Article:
Tuesday, December 15, 2009

In-Service Training (IST)

by Mark

Like I mentioned before, we had multiple reasons to head into UB for a couple weeks. We left our site just before Thanksgiving so that we could spend the holiday with other PCV's at a big shindig being thrown at the Star Apartments. A lot of the diplomatic/ex-pat community lives in this housing...gated entry, landscaped yard, even a skating rink somewhere on the premises. But the other thing it promised was a large enough gathering area for something like 80+ people. The food spread was fantastic, covering 3 large banquet tables. We even managed to have turkey for the big day - thanks in large part to our new ambassador who we all met that afternoon. Nearly everyone brought a dish to the party so there was plenty of food to go around.


The Monday following Thanksgiving we began our In-Service Training. This is a 6 day seminar that included all of the Economic Development, Youth Development, and Health sector PCV's. Each of us was to bring one counterpart from our workplace to join in on the training. Some of the seminar sessions were held with our counterparts joining us, others had us broken up into separate rooms for trainings in our respective spoken languages.

Every morning we were at breakfast at 8am and sessions began at 9am. Every day we had a mid-morning tea break (sometimes including entire pieces of cake for a snack!), then more sessions, then lunch at 1pm. Then you can probably guess we had more sessions...and then a mid-afternoon snack...followed by more sessions. And lastly dinner at 7pm. Oh wait, then at 8pm there was an optional session on different topics that Volunteers can work on as secondary projects in their community.


This is the hotel we stayed at (Nukht Hotel)...and when I say "stayed at" I should say "stayed in" because we only left the building twice in the 6 days there. The first night there we decided it would be fun to use a nearby hill for sledding...only we didn't have sleds. So we used some plastic bags, cardboard, anything we could sit on that had a flat surface. Then we hiked up into the woods, got cold, hiked back down and went inside...not to see the outdoors for another 60+ hours (when we went for a 20 minute walk to take these photos).





It was a great time to catch up with volunteers we really hadn't seen in months. A time to swap stories, hang out, laugh...oh and work. The training was valuable in that nearly everything we were taught was also taught to one of our co-workers. They now have that knowledge as well, and when we reference something in the future, they will be able to explain the concept to our other co-workers. I am fortunate enough to be working for Mercy Corps - and there are two other volunteers working in Mercy Corps offices across Mongolia as well. So our three counterparts hung out, having another common interest.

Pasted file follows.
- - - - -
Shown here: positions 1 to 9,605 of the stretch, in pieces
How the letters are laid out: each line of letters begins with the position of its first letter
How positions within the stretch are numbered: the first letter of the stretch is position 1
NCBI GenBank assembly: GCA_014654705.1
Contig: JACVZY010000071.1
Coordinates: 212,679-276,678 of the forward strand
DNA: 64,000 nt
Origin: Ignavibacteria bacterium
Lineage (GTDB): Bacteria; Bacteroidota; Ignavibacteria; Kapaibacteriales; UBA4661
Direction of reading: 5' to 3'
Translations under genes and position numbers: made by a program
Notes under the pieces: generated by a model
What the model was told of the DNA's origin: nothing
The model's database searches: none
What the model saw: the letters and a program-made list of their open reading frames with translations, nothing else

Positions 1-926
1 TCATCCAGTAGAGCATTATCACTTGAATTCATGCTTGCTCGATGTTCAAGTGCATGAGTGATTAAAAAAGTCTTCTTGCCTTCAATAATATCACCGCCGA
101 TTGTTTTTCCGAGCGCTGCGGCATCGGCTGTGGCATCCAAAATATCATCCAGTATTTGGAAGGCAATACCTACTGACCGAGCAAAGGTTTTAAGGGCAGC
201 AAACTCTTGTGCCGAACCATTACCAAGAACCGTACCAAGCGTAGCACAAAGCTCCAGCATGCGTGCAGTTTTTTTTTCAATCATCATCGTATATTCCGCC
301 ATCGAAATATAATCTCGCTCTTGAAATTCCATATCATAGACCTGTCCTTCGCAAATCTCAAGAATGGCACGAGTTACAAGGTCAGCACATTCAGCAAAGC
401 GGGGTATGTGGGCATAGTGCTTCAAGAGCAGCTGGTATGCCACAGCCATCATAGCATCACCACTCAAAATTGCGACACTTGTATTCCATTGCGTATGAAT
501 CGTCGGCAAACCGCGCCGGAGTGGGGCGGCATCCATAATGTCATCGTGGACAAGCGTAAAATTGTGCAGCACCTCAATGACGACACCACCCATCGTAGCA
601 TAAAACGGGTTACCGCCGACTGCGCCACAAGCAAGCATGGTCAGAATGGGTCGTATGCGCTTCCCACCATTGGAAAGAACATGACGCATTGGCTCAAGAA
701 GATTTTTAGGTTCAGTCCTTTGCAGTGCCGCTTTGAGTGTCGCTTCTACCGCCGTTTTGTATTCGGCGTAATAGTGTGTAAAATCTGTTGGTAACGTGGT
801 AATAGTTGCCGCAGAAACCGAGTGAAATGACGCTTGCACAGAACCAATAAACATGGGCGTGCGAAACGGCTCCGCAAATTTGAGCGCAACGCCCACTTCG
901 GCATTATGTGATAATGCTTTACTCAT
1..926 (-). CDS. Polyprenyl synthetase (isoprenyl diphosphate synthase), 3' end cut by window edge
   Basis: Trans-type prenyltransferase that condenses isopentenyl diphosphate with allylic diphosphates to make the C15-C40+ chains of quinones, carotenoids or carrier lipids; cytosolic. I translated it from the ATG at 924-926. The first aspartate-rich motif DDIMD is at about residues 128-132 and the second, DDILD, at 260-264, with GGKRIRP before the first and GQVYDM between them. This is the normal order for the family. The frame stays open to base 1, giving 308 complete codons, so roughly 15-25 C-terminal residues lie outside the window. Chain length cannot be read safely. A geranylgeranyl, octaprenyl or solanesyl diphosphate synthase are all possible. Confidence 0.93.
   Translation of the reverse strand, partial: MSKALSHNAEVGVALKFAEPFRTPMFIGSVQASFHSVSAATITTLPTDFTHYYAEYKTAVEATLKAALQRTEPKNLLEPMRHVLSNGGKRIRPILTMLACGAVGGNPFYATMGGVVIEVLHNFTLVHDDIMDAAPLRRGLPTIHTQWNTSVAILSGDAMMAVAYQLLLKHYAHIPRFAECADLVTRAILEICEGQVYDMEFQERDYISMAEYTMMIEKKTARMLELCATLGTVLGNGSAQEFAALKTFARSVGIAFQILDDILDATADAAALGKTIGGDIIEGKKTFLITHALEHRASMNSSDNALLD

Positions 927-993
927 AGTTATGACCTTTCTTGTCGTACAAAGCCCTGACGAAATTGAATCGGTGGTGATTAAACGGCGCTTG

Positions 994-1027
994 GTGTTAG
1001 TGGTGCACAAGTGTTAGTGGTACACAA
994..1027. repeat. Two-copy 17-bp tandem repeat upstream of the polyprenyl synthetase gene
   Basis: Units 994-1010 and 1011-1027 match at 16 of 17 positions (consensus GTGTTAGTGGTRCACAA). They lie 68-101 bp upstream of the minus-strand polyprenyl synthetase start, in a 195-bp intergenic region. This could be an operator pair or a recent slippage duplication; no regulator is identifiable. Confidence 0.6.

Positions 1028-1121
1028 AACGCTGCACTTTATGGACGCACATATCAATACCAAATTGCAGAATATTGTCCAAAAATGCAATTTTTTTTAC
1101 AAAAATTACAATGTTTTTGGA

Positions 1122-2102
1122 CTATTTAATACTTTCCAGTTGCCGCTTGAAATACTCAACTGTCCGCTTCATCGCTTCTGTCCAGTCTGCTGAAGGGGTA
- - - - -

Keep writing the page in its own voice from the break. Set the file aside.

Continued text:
(my counterpart, Azaa, is on the left)

On our final night at Nukht, our counterparts decided to put on an event. There was dancing and games, some singing, and a "performance". It was entertaining to say the least...


(I heard this referred to as the "Towel Dance" - catchy huh!)


(Limbo contest!)


(What can only be described, not named - a contest where a string is tied to the back of your pants with a pen dangling from the string. You then attempt to drop the pen into a bottle as quickly as possible - quite amusing!)

video

(This video is extremely short - but this is about 5 seconds of the 30 second "performance" I referenced. Of all the counterparts that came to IST, only 3 were male. Those three men showed us all what a little make-up, black long underwear, and a white towel can produce! This had me laughing for quite awhile.)

After we left our training site, we took the 45 minute bus ride back into UB for a couple more days of time with friends. We decided to grab dinner at a restaurant called Ix Mongol, where we were treated to a live performance from the band Altan Urag (they did a large part of the soundtrack to the movie "Mongol").


The next day we hopped an 8 hour bus ride back to Tsetserleg...and we're now back to work!

No comments: